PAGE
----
US 4627581 A
The present disclosure is directed for use with a tire carcass shredding apparatus having a base frame in which are journalled at least one pair of opposed parallel shafts on which are carried slotted mandrels and cutter blades having spacers between each adjacent mandrel and cutter blade all being spline mounted for rotation with the shafts. The cutter blades are carried by one shaft entering the slots of the mandrels of the opposed shaft. The anti-foul device of this invention has a support bar for each of the opposed parallel shafts. Clean-out fingers and anti-foul fingers are positionable along the support bars for cleaning the zone of interdigitation between the mandrels and cutter blades. There are four fingers positionable along the support bars for interfitting engagement between the cutter assemblies, and there are adjustable connectors between said base frame and each support bar carrying the clean-out fingers and the anti-foul fingers for moving the fingers supported on the support bar toward and away from the cutter blades and mandrels of each shaft to remove debris entrapped within and between the cutter assemblies resulting from shredding tires.
1. For use with a tire carcass shredding apparatus having a base frame in which are journalled at least one pair of opposed parallel shafts on which are carried slotted mandrels and cutter blades having spacers between each adjacent mandrel and cutter blade all being spline mounted for rotation with each shaft and forming cutter assemblies, the cutter blades being carried by one shaft entering the slots of the mandrels of the opposed shafts; an anti-foul device comprising an inverted U-shaped support bar means for each of said opposed parallel shafts, clean out fingers and anti-foul fingers carried by and positionable along the major axis of said inverted U-shaped support bar means for cleaning interdigitation between said mandrels and cutter blades, there being foul fingers positionable along each said support bar means and the axis of said cutting mandrels and discs for engagement with the cutter assemblies, and means adjustably connected between said base frame and each support bar means carrying said clean out fingers and said anti-foul fingers for moving the fingers securely supported on said U-shaped support bar means toward and away from the cutter blades and mandrels of each cutter assembly to remove debris entrapped within and between said cutter assemblies resulting from shredding tires.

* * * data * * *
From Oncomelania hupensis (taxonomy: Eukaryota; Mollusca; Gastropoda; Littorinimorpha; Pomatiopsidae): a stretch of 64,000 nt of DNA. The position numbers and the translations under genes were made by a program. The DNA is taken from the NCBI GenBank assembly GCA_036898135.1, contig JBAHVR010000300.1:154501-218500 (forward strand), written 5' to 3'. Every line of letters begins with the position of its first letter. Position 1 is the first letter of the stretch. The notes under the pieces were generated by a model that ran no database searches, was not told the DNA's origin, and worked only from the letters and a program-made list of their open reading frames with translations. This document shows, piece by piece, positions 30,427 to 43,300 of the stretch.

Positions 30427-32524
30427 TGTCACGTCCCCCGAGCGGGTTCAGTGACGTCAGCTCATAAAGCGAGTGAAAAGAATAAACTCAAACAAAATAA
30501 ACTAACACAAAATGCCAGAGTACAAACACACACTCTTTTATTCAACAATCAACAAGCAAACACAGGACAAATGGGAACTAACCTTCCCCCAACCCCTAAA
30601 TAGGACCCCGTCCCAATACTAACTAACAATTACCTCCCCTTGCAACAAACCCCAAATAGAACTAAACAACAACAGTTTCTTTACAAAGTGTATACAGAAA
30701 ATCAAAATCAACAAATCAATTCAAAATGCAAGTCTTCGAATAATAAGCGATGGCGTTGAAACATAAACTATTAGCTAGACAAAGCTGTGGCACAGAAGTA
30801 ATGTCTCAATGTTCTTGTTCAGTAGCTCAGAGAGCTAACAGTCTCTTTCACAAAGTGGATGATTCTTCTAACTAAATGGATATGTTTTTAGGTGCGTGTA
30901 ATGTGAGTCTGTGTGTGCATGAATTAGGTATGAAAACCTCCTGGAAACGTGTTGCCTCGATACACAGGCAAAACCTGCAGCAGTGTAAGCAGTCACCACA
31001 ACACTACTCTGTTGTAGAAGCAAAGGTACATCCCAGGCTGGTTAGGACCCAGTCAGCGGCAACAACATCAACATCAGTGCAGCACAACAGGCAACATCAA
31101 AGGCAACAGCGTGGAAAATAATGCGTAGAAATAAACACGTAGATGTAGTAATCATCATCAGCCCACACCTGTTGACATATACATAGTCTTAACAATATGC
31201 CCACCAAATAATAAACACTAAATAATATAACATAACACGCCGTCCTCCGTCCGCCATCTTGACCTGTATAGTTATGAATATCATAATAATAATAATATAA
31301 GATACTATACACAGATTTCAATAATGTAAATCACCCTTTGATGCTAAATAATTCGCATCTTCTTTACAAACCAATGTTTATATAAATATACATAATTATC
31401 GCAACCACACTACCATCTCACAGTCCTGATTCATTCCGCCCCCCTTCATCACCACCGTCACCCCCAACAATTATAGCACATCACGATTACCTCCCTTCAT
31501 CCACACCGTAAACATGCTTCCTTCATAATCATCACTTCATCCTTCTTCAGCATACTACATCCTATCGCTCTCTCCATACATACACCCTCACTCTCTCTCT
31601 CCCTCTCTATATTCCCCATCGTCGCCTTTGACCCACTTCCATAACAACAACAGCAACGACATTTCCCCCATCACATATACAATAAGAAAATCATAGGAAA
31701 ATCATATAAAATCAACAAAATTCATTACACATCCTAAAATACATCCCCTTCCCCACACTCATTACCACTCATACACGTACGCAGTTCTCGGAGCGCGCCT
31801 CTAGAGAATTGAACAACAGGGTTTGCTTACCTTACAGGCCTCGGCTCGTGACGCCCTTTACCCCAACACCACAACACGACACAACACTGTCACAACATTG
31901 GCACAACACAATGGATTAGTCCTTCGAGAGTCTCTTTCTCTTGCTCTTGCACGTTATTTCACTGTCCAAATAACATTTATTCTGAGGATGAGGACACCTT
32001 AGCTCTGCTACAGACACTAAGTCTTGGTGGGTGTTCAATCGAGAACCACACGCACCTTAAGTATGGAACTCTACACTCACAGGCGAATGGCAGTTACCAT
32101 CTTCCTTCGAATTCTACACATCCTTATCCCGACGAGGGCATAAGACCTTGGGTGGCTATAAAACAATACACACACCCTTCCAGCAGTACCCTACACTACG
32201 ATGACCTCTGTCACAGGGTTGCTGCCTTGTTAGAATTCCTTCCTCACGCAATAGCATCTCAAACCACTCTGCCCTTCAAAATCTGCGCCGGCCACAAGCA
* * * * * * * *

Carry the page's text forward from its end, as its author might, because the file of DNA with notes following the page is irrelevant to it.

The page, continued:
2. An anti-foul device as claimed in claim 1 wherein each of said support bar means have three right angled flat sides and extend along the length of said parallel shafts.
3. An anti-foul device as claimed in claim 2 wherein said means adjustably connected between said base frame and each support bar are threaded adjusting bolt connections movable both vertically and horizontally to move said fingers toward and away from said cutting mandrels and discs carried by the shaft adjacent each of said pair of opposed parallel shafts.
4. An anti-foul device as claimed in claim 3 wherein said anti-foul fingers and clean out fingers are securely mounted on said inverted U-shaped support bar means the open inner portions of which are flat and complemental to the three right angled flat sides of said support bar means, said U-shaped supports being fixably positionable along said support bars and the axis of said cutting mandrels and discs to maintain a cleaning position of the fingers relative to said mandrels and cutting discs to assure removal of debris from between and among said mandrels and cutting discs.
5. For use with a tire carcass shredding apparatus having a base frame in which are journalled at least one pair of opposed parallel shafts on which are carried slotted mandrels and cutter blades having spacers between each adjacent mandrel and cutter blade all being spline mounted for rotation with each shaft and forming cutter assemblies, the cutter blades being carried by one shaft entering the slots of the mandrels of the opposed shafts; an anti-foul device comprising support bar means for each of said opposed parallel shafts, clean out fingers and anti-foul fingers carried by and positionable along the major axis of said support bar means for cleaning interdigitation between said mandrels and cutter blades, there being four of said clean out and anti-foul fingers positionable along each said support bar means and the axis of said cutting mandrels and discs for engagement with the cutter assemblies, each of said support bar means forming an inverted U-shaped support having three right angled flat sides which extend along the length of said parallel shafts, and means adjustably connected between said base frame and each support bar means securely carrying said clean out fingers and said anti-foul fingers for moving the fingers supported on said support bar means toward and away from the cutter blades and mandrels of each cutter assembly to remove debris entrapped within and between said cutter assemblies resulting from shredding tires, said anti-foul fingers and clean out fingers being securely mounted on said inverted U-shaped support the open inner portions of which are flat and complemental to the three right angled flat sides of said support bar means.